A sash belt is an easy way to accessorise a dress. Perhaps your "little black number" needs to be accessorised for the office Christmas party. You can buy a silk brocade sash for about £20 or you could make one for less than half that cost. Even your standard summer dress could be more chic with a contrasting or brightly coloured sash made of a polyester/cotton blend. If you have minimal sewing skills, you can make the sash belt you need in less than an hour.
Buy at least 23 cm of fabric to make the sash. This will make a sash up to 10 cm wide and 115 cm long. This would be adequate for someone who has a waist size of 64 cm or less. You may have to seam two strips of fabric to make your sash belt long enough. It is always better to have too much fabric than not enough. Buy matching polyester/cotton thread, and a buckle or D-ring if you plan to use one on your sash belt.
Determine the length of your sash belt. Measure your waist and add at least 30 cm to the measurement for use with a belt buckle, and 60 cm if you plan to tie your sash. Decide how wide you want your sash belt to be. Double the width of sash and add 2.5 cm for seams. For example, if your waist is 76 cm and you want to tie your sash, you will need at least 138 cm of fabric for the length.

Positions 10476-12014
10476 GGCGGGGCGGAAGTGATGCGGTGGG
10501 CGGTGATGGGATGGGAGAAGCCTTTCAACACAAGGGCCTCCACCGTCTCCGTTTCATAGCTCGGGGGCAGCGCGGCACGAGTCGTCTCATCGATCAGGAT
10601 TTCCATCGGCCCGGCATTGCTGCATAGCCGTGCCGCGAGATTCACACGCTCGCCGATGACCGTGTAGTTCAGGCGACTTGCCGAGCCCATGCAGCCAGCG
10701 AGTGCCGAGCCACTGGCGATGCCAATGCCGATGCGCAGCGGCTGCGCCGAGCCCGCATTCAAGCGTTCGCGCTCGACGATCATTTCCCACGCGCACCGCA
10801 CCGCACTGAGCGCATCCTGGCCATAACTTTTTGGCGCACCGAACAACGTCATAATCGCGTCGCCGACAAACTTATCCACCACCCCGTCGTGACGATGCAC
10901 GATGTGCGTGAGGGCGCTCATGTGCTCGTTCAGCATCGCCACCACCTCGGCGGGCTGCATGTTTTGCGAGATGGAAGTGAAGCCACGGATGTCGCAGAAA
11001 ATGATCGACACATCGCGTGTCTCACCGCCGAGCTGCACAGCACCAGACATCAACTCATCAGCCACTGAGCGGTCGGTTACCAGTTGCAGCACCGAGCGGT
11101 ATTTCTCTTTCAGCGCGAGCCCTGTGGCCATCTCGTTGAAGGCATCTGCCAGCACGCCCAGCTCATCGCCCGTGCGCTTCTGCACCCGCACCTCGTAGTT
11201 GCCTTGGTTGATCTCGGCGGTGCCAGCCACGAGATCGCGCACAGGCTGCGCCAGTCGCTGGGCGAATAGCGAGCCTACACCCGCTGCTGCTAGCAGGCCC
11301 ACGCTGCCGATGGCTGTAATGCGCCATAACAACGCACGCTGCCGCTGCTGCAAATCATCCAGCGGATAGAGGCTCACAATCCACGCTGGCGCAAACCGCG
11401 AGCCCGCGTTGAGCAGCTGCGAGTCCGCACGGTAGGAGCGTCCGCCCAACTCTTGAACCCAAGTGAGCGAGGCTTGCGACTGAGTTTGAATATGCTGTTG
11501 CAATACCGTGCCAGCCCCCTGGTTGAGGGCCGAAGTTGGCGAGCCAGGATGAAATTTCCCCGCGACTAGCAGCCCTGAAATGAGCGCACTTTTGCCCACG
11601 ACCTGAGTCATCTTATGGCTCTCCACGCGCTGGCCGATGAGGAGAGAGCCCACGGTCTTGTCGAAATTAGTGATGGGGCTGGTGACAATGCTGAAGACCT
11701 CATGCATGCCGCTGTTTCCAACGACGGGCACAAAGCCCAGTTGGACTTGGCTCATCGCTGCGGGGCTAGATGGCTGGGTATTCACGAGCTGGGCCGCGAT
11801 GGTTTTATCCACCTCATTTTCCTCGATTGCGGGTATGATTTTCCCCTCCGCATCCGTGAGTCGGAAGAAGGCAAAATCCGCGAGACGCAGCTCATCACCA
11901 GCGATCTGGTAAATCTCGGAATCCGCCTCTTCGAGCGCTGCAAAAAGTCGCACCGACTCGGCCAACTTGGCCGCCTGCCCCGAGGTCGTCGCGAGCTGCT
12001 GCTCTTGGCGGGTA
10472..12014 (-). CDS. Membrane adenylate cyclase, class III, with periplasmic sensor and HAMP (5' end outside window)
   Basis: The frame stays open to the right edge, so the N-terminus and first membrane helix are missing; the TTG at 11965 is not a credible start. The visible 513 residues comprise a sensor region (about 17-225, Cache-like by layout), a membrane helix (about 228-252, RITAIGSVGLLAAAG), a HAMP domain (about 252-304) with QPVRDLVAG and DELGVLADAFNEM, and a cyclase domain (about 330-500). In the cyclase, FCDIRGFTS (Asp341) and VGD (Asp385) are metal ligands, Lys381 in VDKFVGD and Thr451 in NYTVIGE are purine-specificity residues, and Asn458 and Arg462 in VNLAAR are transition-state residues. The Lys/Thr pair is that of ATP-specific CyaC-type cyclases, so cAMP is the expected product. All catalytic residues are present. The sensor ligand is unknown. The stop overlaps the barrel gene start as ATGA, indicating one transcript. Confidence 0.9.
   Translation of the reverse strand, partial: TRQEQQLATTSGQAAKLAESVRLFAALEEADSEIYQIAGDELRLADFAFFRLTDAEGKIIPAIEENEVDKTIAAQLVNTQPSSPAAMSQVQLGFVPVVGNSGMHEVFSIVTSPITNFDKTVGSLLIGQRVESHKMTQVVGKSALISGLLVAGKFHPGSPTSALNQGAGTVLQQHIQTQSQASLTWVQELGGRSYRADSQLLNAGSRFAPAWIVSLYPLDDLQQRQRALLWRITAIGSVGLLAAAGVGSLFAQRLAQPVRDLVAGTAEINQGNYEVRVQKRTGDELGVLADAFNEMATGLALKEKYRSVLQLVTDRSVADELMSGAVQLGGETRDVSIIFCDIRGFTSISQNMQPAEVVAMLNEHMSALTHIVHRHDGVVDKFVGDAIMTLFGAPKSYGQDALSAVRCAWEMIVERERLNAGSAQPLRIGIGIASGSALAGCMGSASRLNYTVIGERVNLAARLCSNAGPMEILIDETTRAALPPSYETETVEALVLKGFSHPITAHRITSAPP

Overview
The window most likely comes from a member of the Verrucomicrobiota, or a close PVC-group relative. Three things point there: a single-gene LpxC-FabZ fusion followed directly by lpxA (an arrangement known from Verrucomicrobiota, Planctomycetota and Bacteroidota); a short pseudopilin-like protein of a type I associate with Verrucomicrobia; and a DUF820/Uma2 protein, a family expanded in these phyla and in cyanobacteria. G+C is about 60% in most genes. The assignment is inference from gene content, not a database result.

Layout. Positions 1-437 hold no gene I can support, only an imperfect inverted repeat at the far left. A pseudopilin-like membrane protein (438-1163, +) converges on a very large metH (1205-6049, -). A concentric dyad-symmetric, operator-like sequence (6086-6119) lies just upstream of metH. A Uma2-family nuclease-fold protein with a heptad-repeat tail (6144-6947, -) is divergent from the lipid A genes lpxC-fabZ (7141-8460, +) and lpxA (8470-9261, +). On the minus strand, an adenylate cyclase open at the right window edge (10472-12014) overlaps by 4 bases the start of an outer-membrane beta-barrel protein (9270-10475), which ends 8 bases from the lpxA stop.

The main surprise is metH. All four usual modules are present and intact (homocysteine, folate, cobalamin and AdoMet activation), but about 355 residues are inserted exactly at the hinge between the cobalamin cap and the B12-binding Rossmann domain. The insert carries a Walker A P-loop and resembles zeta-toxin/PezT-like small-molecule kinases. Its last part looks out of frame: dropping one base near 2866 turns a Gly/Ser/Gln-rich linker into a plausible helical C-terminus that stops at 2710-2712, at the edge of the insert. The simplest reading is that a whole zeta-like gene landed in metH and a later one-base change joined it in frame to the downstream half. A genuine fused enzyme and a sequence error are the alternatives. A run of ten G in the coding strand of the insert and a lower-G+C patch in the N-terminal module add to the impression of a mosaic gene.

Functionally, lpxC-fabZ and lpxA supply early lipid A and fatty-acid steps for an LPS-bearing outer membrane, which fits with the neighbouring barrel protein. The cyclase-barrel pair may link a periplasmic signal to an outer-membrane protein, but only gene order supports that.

Cut fabric to the appropriate width and length. Fold the fabric lengthwise and, with right sides together, stitch a straight seam around 1.5 cm away from the edge of the unfolded side. Turn the sash belt right side out. Press the sash with an iron heated to the appropriate fabric setting. Turn in the raw edges on each end of the sash and hand stitch the unfinished edges together. Use small stitches that are not easily seen.
Follow the package directions for adding a D-ring or buckle to your sash, if directions are included. For a D-ring closure, fold about 5 cm of the sash over the straight sides of the rings. This will create a tab. Hand stitch or machine stitch the tab closed at the base of the tab. Add a straight line of stitching close to the D-rings to keep them in place.
If you use a lightweight fabric, it might be necessary to use fusible interfacing to make the sash a little sturdier. Another fabric option could be a length of wide ribbon backed with fusible interfacing.
Keep fingers close enough to the sewing machine needle to correctly guide the fabric, but far enough away to avoid puncturing your fingers with the needle.